Love Abides – Thoughts on 1 Corinthians 13

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My Bible study group picks up 1 Corinthians 13 today, after a Holy Week break. When last we gathered, we explored Paul’s response to the Corinthian questions regarding spiritual gifts/things/people (pneumatikon). He offered them charismata instead. As chapter 12 ends, Paul promises to show them a better way, and proceeds to offer a vision of love as that which not only abides (along with faith and hope), but also is the greatest.
The centrality of love to the Christian faith is often acknowledged, even if we don’t always embody it. Jesus draws from Deuteronomy and Leviticus to offer two love commands—Love God with your entire being and love your neighbor as yourself (Mk 12:29-31). In John 13Jesus gives the disciples a new command, that they are to love one another as he had loved them. Then in 1 John not only is God defined as love, but “those who abide in love, abide in God” (1 Jn. 4:16).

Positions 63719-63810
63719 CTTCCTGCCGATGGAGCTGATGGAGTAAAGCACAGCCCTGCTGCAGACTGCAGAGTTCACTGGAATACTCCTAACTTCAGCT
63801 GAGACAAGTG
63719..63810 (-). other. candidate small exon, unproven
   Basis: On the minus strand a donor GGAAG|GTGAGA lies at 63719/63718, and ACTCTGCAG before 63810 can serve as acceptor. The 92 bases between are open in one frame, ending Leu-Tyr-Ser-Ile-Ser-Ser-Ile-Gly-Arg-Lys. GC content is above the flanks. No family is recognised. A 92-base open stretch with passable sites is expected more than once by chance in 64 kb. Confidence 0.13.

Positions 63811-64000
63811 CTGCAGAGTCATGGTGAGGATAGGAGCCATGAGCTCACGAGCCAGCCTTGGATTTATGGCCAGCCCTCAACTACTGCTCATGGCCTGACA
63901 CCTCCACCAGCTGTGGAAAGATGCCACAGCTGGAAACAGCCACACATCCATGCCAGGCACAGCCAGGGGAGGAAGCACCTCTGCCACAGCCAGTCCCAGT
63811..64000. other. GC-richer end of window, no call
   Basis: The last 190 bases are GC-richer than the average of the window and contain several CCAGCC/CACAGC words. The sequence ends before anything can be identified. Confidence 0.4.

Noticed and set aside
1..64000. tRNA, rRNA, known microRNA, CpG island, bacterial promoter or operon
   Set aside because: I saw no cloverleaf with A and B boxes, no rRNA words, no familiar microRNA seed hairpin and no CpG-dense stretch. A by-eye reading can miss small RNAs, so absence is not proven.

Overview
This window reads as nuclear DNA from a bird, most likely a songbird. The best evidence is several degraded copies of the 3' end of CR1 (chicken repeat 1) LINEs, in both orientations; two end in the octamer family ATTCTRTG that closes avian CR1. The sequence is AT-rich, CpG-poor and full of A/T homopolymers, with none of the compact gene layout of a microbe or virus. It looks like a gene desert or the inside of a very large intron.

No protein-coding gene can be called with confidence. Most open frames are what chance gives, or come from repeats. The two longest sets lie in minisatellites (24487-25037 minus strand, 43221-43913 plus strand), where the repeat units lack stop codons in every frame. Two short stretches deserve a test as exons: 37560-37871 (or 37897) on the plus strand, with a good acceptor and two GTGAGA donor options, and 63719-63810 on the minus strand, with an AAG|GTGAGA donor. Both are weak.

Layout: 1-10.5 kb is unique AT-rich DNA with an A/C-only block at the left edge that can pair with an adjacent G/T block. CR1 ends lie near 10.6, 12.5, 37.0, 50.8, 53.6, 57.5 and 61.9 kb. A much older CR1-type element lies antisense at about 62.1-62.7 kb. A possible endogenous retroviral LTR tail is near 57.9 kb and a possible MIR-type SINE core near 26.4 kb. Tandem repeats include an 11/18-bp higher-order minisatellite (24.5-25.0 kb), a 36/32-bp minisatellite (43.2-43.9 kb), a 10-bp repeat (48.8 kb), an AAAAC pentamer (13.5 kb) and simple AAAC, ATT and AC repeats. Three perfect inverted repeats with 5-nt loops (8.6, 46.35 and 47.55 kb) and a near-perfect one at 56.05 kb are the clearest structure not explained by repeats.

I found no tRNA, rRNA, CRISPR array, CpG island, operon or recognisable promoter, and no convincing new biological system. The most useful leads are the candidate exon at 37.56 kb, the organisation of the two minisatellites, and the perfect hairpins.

But what is love? Here in 1 Corinthians 13, Paul offers his definition of love, which in this cas…

Obedience to Whom? A Lectionary Reflection for Easter 2C (Acts 5)

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Acts 5:27-32 New Revised Standard Version (NRSV)

27 When they had brought them, they had them stand before the council. The high priest questioned them, 28 saying, “We gave you strict orders not to teach in this name, yet here you have filled Jerusalem with your teaching and you are determined to bring this man’s blood on us.” 29 But Peter and the apostles answered, We must obey God rather than any human authority. 30 The God of our ancestors raised up Jesus, whom you had killed by hanging him on a tree. 31 God exalted him at his right hand as Leader and Savior that he might give repentance to Israel and forgiveness of sins. 32 And we are witnesses to these things, and so is the Holy Spirit whom God has given to those who obey him.”
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I woke up Easter morning to news that churches and hotels in Sri Lanka had been bombed with hundreds reported dead or injured. It wasn’t the kind of news I wanted to hear as I prepared to help lead the congregation in worship on Easter …